A hammer and nails aren't items one associates with food, which was probably the main contributor to the "Coconut Lamb Curry Catastrophe" I mentioned in my last post.
For some reason, my parents decided to make Coconut Lamb Curry for dinner. I was about seven, and it was a very memorable event for several reasons:
One: It was the first time I'd seen my father in the kitchen doing anything except getting something from the fridge. He was actually going to cook and he was going to cook with Mom!
Two: They didn't have a hammer and nails. We lived in a rented apartment
and my dad was a computer guy. Screwdrivers we had, hammers we didn't.
Three: Because they didn't have a hammer and nails, Mom almost stabbed herself through her palm.
I wasn't a picky eater, but I'd never heard of Lamb Curry. I asked what my seven-year old self considered to be the most important question:
"It doesn't have peas, does it?"
Peas, the little green balls of yuck were my vegetable nemesis. The last time Mom tried to make me to eat peas was when I was four. She used the "You're not leaving the table until you eat your peas." gambit. We sat down to dinner at 6:30 p.m and she gave up at 11:00 p.m. because she was tired.
Did I mention that I'm one of the stubbornest people I know?
After that, Mom and I reached a sort of détente when it came to the vegetable from hell. They could be in the food, but I could pick them out.
I sat in the dinning room where I could watch this first-of-its-kind event.
In the kitchen, Mom and Dad were huddled over a big hairy coconut.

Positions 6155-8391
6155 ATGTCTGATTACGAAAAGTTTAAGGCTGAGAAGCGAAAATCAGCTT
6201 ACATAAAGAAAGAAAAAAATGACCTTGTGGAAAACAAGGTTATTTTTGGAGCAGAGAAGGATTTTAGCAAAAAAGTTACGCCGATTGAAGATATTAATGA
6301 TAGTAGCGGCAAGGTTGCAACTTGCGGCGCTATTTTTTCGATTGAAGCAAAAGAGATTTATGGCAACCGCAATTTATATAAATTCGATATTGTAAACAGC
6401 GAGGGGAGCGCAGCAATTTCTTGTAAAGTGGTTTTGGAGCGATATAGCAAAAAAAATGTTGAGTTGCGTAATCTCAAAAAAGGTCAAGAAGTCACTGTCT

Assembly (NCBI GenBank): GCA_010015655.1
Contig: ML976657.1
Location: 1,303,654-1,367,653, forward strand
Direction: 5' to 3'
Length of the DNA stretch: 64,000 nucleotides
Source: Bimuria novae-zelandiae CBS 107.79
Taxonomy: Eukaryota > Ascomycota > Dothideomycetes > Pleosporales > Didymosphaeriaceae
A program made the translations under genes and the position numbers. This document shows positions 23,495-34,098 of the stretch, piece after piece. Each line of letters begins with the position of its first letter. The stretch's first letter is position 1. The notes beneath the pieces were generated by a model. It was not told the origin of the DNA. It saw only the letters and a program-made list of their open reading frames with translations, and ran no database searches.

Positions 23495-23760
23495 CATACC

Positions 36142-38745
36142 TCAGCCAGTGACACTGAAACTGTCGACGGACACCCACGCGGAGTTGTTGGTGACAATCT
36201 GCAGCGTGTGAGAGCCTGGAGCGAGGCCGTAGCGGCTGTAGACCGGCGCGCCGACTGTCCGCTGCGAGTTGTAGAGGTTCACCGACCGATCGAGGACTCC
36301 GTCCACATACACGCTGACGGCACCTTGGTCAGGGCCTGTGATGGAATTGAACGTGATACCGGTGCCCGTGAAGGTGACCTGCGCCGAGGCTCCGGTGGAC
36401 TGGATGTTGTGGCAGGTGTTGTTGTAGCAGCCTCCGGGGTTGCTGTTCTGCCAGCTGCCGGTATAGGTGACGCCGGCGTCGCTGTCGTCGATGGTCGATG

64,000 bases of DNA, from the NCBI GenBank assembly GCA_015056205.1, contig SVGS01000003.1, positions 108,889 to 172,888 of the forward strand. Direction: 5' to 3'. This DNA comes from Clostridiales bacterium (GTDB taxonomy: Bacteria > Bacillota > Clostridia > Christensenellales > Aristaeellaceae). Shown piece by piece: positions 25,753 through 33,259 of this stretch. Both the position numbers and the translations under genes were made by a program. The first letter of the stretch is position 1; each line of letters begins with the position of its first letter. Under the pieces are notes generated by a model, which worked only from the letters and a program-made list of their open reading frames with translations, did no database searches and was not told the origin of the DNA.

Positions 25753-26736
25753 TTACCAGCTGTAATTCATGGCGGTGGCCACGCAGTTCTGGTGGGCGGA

"How do we open it?" Mom asked.
"We need to poke a hole in one those three holes and pry it open," My Dad replied, seeming ever so confident in his knowledge of coconuts.
My Dad was a smart man and he sounded really sure, so mom agreed.
...As I subsequently learned, my dad's coconut opening advice was bad...very bad.
They now had their backs facing me and stood between me and the coconut.
I couldn't see a thing, but I could hear just fine.
Suddenly, I heard a quick succession of three sounds: Mom's shriek in Italian, Dad's shouts about violating the coconut, and said coconut as it hit the floor and rolled out of the kitchen.
The coconut was followed by Mom. She also ran out of the kitchen, but came back a few minutes later with a big band aid.
I remember thinking that this couldn't be a good sign, but I kept silent, not wanting to be caught in the crossfire.
I later found out that Mom took a short bladed knife, held the coconut in one hand and used her other hand to try and poke the knife through one of the three "coconut holes." The knife slipped and grazed the side of her hand. If she hadn't dropped the coconut, the knife would have gone through her palm.
By some miracle they managed to finish the dish. But that was as far as Divine intervention went. To me it didn't even look like food, and it seemed my parent's agreed.
....we all had peanut butter and jelly sandwiches for dinner that night.
This story does have an epilogue:
Later that week, Mom bought a hammer and some nails, and while I don't think she was going to use them on my Dad, she did hide them.
The stubby knife was now missing it's tip. Mom kept it until the day she
died, as a reminder of the dangers inherent in coconuts, and in listening
to my Dad.
....Did I mention that my parents eventually divorced?